Israel struck a dozen Syrian and Iranian targets inside Syria on Saturday in “large-scale” raids after an Israeli fighter jet crashed under fire from Syrian air defences in a severe increase in tensions, the military said.
The confrontation was the most serious between arch foes Israel and Iran since the start of the civil war in Syria in 2011.
Israel’s raids came after it intercepted what it said was an Iranian drone entering its airspace from Syria, which it labelled an “attack.”
It marked the first time Israel publicly acknowledged attacking what it identified as Iranian targets in Syria since the war began.
Israeli military spokesman Jonathan Conricus warned that Syria and Iran were “playing with fire,” but stressed that his country was not seeking an escalation.
“This is the most blatant and severe Iranian violation of Israeli sovereignty in the last years,” Conricus told journalists in a phone conference.
“That’s why our response is as severe as it is.”
Israel said its reprisals after the exchange were “large-scale” raids that attacked Syrian air defence systems and Iranian targets.
“Twelve targets, including three aerial defence batteries and four Iranian targets that are part of Iran’s military establishment in Syria were attacked,” a military statement said.
Israel has repeatedly warned in recent weeks against the presence of Iranian forces in neighbouring Syria.
‘Iran is responsible’
The Israeli pilots of the crashed F16 were reported alive, although one was severely wounded.
According to the Israeli military, the confrontation began with the drone entering its airspace.
Israeli forces identified an “Iranian UAV (unmanned aerial vehicle)” launched from Syria and intercepted it in Israeli airspace with a combat helicopter, a statement said.
Conricus said it was intercepted well inside Israeli territory over the city of Beit Shean, near the Jordanian border.
He did not say whether the drone was armed or strictly for reconnaissance, but said: “We know it was on a military mission sent by Iranian military forces.”
Israeli aircraft then “targeted the Iranian control systems in Syria that sent the UAV into Israeli airspace,” according to Conricus.
The aircraft met “massive Syrian anti-air fire,” Conricus said, and the F16 crashed afterwards in the Jezreel valley in northern Israel.
It was not clear if the jet crashed as a direct result of the Syrian fire.
According to a separate military statement, “multiple anti-aircraft missiles were fired at IAF (Israel Air Force) aircraft.”
“The pilots of one of the aircraft abandoned as per procedure. The pilots landed in Israeli territory and were taken to the hospital for medical treatment.”
Conricus said the army had confirmed “accurate hits of (the) Iranian UAV control facility” in Syria.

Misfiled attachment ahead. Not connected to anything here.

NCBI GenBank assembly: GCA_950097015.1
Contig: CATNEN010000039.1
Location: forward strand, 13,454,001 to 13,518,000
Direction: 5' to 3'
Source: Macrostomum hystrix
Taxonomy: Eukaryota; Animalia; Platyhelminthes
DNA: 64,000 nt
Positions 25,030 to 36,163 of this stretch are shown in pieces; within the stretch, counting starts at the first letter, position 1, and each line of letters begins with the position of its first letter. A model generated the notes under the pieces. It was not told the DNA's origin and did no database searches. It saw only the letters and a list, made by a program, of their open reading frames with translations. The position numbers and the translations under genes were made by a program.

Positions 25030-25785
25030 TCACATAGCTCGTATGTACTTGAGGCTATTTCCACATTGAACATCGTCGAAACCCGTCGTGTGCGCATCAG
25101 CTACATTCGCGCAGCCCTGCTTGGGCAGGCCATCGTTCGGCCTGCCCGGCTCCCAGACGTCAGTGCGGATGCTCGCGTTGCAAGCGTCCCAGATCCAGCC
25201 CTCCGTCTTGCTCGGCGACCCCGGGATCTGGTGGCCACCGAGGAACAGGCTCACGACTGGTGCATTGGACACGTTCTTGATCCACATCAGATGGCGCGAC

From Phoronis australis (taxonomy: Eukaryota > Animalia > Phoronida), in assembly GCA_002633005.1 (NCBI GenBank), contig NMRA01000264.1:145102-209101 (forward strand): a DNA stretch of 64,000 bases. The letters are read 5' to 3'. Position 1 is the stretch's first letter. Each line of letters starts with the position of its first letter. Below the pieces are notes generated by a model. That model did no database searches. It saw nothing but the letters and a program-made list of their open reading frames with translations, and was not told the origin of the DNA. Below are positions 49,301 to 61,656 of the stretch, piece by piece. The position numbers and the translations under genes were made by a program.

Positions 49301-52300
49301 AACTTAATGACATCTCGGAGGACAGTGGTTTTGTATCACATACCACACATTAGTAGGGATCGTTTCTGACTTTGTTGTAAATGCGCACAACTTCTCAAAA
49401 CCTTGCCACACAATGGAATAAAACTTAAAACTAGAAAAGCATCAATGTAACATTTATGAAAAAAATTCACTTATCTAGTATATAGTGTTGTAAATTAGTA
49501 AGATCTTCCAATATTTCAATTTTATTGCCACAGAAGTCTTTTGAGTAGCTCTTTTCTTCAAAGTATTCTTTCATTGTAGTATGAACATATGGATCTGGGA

“Iran is responsible for this severe violation of Israeli sovereignty,” Conricus said on Twitter.
Syria said its air defences repelled two Israeli raids on its military bases in the centre of the country, hitting more than one warplane during the first.
“At dawn, the Zionist enemy carried out a new aggression against one of our military bases in the centre of the country,” state news agency SANA reported.
“Our air defences repelled it and hit more than one plane.”
‘Nobody tries us’
The Syrian Observatory for Human Rights, a Britain-based monitor of the seven-year civil war, said the earlier Israeli raids had targeted several military bases in the east of the central province of Homs.
It said the bases are used by both Iranian and Russian military personnel deployed in support of the regime.
Syrian state media said the later raids targeted military positions in the south of the country.
Air raid sirens had gone off in Israel in the early hours of the morning following the UAV interception and raids.
The army said it was “monitoring events and is fully prepared for further action, depending on assessments and necessity.”
Israeli prime minister Benjamin Netanyahu has held a series of meetings in recent months with Russian president Vladimir Putin on Iran’s influence in war-torn Syria and Lebanon.
Netanyahu has been seeking to persuade Russia to limit Iran’s presence near Israeli territory and to stop it from entrenching itself militarily in Syria.
Russia, Iran and Lebanon’s Shiite Muslim militant group Hezbollah-which is backed by Tehran-all support Syrian president Bashar al-Assad in the civil war.
In a meeting in Moscow last month, Netanyahu reiterated Israel’s concerns of what he described as the attempts of Iran to establish a military presence in Syria and produce accurate weapons against Israel there.
“We won’t accept either of those, and will act according to our needs,” Netanyahu said following the meeting with Putin.
Israel remains technically at war with Syria and occupies a swathe of the strategic Golan Heights that it seized in the Six-Day War of 1967 and later annexed in a move never recognised by the international community.
On Tuesday, Netanyahu took members of his security cabinet for a tour of the Israeli-occupied side, where they were briefed by the military on the situation.
“We want peace, but are prepared for any scenario, and suggest that nobody tries us,” he said.
Israel has sought to avoid direct involvement in the Syrian war, but acknowledges carrying out dozens of air strikes there to stop what it says are advanced arms deliveries to Hezbollah.